WAYFINDING SYSTEM FOR TRANSPORTATION SERVICES: REMOTE INFRARED AUDIBLE SIGNAGE FOR TRANSIT STATIONS, SURFACE TRANSIT, AND INTERSECTIONS
operations - traffic, infrastructure - station, planning - signage/information, planning - education, policy - disability, policy - disability, mode - bus, mode - rail, mode - mass transit, mode - subway/metro
Wayfinding, Visually impaired persons, Transit, Subway stations, Remote sensors, Remote sensing, Remote detectors, Rail transit stations, Public transit, Print-disabled persons, People with visual disabilities, Orienteering, Mass transit, Local transit, Junctions (Traffic), Intersections, Infrared scanning, Infrared detectors, Educationally impaired persons, Cross roads, Cognitive impairment, Cognition disorders, Bus terminals, Bus stations, Blind persons, Blind, Audible signage
People who are print-disabled, who are blind, or who have other visual impairments are restricted in their ability to participate in public life because of lack of labels and signs in the environment. Currently, persons with severe visual impairments often require extensive assistance from strangers to travel in unfamiliar areas. Many other types of disabilities can prevent people from reading print. In addition to people who are blind or who have low vision, there are many head-injured, autistic, and dyslexic (or even just educationally impaired) people, along with persons who have had a stroke, who are not able to assimilate printed language even though they can see the page. Many people can accept the information through speech--that is, having print read aloud to them. Some human factors evaluations of a signage system specifically developed to aid people who have visual impairments or a print-reading disability gain information that is available to sighted people through print are described in this paper. This remote, infrared audible signage system--Talking Signs--is composed of a small infrared transmitter that emits a repeating voice message over a directional light beam to a handheld receiver carried by the blind pedestrian. The infrared system greatly reduces the need for travelers to remember distances, directions, and turns, thereby enhancing independence and efficiency in travel. Results show that remote infrared audible signage provides effective wayfinding information for using transit stations, surface transit, and intersections, thereby enhancing independent use of public transit by people who have visual impairments or cognitive disabilities.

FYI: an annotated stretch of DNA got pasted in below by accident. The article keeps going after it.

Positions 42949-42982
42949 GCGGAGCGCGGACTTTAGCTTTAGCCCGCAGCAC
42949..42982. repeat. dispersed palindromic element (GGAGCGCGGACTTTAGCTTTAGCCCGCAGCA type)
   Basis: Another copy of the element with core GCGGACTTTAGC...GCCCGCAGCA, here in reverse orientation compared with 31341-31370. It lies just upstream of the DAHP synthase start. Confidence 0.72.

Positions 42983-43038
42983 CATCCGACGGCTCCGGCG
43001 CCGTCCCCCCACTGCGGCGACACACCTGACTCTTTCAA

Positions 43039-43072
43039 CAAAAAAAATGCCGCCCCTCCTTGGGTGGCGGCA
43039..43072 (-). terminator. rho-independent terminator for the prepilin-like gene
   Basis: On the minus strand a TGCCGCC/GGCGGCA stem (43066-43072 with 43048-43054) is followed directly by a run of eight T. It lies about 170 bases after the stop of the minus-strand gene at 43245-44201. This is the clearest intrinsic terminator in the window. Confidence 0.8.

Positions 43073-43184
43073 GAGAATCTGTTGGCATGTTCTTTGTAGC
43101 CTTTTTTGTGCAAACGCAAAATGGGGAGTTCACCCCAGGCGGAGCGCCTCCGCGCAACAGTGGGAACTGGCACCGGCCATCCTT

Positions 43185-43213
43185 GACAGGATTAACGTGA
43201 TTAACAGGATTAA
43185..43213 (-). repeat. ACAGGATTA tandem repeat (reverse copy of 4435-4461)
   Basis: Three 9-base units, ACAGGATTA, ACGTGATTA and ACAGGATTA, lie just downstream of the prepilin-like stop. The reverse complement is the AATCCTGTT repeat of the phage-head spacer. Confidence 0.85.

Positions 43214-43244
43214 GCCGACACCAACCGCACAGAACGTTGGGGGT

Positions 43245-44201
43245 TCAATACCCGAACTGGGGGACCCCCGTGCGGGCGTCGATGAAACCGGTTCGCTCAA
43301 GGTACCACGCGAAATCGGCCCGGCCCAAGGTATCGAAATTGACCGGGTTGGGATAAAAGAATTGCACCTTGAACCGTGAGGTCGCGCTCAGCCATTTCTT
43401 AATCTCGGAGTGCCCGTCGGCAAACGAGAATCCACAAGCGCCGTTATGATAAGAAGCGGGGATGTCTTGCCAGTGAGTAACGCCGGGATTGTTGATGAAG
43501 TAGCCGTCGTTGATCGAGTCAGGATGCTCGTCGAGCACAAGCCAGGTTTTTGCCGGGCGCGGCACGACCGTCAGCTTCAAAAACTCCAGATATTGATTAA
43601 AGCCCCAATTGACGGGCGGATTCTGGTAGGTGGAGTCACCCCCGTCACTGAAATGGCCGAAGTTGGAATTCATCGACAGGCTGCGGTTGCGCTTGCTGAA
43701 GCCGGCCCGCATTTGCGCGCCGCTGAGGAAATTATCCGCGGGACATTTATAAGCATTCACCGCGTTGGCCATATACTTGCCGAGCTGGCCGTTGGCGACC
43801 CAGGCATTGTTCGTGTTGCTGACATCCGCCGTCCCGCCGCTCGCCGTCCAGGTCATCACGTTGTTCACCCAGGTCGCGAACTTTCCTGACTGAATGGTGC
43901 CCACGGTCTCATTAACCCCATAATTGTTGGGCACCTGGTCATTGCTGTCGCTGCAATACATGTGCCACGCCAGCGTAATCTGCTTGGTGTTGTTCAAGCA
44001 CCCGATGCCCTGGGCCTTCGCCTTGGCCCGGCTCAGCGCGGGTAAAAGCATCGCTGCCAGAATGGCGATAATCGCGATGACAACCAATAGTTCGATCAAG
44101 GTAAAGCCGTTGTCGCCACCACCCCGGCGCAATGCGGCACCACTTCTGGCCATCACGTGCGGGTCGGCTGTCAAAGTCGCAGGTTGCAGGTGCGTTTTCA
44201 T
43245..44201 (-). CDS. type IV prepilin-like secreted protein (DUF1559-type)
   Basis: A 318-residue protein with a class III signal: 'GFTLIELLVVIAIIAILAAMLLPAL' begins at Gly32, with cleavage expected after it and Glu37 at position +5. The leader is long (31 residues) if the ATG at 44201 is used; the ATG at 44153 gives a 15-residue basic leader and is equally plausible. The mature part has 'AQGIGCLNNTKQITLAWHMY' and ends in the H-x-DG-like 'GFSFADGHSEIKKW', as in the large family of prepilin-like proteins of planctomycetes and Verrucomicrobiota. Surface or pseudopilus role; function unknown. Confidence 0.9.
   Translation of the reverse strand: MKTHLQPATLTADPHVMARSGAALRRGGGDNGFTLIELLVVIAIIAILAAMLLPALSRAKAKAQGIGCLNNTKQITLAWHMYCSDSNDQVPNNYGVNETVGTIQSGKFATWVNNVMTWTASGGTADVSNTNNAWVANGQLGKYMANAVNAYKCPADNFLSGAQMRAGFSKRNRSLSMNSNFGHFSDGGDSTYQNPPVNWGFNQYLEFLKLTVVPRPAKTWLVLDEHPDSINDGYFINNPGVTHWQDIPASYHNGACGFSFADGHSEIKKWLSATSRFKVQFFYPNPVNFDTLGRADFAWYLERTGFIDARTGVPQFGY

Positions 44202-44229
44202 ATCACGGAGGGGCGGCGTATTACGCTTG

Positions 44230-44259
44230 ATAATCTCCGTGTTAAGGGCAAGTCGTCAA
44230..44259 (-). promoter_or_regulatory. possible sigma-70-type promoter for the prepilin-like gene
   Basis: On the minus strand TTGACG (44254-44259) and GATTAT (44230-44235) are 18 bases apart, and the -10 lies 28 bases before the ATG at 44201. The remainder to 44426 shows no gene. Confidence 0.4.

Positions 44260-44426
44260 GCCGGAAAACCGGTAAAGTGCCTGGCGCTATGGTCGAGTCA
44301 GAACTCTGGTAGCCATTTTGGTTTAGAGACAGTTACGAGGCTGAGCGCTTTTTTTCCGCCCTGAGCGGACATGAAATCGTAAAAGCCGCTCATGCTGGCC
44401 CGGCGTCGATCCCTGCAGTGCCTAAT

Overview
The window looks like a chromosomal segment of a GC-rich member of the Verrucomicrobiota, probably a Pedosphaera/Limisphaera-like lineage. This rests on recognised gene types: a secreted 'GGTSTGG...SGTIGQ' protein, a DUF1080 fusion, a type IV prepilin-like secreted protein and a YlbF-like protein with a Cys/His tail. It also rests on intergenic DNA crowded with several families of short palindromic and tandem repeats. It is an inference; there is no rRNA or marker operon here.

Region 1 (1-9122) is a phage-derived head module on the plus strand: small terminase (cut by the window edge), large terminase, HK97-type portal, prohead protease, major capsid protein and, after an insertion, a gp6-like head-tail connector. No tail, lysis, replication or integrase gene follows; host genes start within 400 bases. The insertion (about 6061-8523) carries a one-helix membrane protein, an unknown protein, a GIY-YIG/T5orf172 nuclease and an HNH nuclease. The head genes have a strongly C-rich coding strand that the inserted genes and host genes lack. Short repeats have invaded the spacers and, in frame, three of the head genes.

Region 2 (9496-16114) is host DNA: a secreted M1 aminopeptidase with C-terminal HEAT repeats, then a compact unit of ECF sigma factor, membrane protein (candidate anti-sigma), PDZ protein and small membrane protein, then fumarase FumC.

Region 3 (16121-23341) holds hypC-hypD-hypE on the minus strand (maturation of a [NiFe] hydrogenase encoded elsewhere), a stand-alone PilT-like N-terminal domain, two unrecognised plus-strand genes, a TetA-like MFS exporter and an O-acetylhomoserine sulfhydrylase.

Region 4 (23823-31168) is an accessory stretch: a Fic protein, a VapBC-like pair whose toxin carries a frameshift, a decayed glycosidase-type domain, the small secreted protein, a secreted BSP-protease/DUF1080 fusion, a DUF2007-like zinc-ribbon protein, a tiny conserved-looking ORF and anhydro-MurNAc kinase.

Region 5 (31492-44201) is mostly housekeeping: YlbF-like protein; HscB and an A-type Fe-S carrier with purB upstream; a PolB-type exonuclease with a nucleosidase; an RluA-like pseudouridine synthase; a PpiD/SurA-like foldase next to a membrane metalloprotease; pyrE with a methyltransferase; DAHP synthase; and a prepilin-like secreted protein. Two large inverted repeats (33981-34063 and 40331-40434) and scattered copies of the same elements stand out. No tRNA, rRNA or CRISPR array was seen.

Bentzen, B, Crandall, W, Myers, L. (1999). WAYFINDING SYSTEM FOR TRANSPORTATION SERVICES: REMOTE INFRARED AUDIBLE SIGNAGE FOR TRANSIT STATIONS, SURFACE TRANSIT, AND INTERSECTIONS. Transportation Research Record, Vol. 1671, p. 19-26.